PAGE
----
Social Centers to Get New Windows Through Grant

Last week Mayor Martin Walsh announced that the East Boston Social Centers and 17 other nonprofit organizations across the city would share in $550,500 in grant funding through the City’s Partners with Nonprofits Program (PNP).

The funding will allow the Social Centers and others  to make public facility upgrades and on-site physical improvements, and will help them leverage more than $1.7 million in capital improvements.

“I am proud that the Partners with Non-Profits program invests directly in organizations that offer so much to the people of Boston,” said Mayor Walsh. “The commitment of the community service organizations receiving these grants is what helps make our city so strong. This program is an important tool we use to ensure that these organizations are able to continue their work that benefits our neighborhoods and our residents.”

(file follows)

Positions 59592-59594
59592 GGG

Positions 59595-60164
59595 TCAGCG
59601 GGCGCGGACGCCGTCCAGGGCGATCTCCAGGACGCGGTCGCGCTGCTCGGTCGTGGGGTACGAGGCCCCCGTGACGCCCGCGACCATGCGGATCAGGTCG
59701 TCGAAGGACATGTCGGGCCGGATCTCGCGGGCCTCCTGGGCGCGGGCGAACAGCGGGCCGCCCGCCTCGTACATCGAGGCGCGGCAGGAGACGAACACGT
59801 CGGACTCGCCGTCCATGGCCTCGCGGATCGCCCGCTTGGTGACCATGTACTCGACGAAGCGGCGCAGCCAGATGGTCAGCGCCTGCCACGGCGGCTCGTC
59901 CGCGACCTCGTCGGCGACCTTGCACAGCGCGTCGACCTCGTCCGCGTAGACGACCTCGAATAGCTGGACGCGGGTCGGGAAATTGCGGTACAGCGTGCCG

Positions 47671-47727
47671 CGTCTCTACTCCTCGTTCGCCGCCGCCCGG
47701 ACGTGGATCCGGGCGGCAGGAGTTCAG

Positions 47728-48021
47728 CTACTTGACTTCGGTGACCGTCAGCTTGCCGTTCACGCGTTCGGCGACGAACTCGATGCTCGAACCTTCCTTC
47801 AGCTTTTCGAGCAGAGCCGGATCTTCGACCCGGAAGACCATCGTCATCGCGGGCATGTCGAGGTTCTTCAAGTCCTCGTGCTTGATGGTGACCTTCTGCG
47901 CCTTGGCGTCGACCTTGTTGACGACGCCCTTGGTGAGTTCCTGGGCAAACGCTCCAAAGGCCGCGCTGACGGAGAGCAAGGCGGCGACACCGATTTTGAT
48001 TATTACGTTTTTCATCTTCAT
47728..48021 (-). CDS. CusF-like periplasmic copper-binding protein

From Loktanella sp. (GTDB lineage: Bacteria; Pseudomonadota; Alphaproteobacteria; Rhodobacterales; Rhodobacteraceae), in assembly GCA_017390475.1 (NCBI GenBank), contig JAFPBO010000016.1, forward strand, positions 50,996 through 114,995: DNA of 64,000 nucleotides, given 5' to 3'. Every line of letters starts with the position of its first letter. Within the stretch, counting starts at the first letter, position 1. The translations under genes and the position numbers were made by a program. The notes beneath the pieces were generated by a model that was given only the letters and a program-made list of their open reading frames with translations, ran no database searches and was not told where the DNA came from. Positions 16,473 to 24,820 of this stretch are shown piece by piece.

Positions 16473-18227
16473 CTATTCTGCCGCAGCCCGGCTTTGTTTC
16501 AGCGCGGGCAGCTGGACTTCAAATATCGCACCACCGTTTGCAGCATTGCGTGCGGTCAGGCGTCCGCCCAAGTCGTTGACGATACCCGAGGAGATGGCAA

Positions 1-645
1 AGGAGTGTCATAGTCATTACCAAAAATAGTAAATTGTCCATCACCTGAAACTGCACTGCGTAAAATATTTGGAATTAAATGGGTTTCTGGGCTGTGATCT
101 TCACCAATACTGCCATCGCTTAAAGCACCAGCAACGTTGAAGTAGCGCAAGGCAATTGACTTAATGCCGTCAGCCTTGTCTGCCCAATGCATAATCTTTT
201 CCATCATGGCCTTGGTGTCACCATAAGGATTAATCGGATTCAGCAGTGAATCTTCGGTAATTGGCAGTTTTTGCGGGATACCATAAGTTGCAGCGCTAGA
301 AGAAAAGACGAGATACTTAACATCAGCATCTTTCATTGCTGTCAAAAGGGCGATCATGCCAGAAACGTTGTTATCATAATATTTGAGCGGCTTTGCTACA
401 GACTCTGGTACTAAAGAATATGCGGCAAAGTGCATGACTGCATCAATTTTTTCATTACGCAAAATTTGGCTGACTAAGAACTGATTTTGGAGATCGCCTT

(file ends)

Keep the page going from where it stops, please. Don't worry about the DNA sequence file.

Executive Director of the Social Centers Justin Pasquariello said his agency would be using the funding to remove and replace windows at the Central Square location.

“The City of Boston’s Partners with Nonprofits program continues to provide critically needed funds for maintenance of our facilities, and we are deeply grateful to Mayor Walsh, Chief Dillon, and all who have made this possible,” said Pasquariello. “This investment in window replacement will help us prevent water damage to our building and will improve our building’s energy efficiency–enabling us to continue to provide highest quality services to the nearly 600 people we impact on a typical day.”

Since 2014, the Partners with Nonprofits program, operated by the City’s Department of Neighborhood Development (DND), has awarded more than $2.8 million in grants to neighborhood non-profits.

The program provides funding of up to $40,000 for capital improvements, such as handicap accessibility upgrades, code repairs, or other infrastructure renovations, to neighborhood-based non-profit organizations through a competitive Request for Proposals process. Grants are made possible by the City’s Community Development Block Grant (CDBG) funding from the U.S. Department of Housing and Urban Development (HUD).

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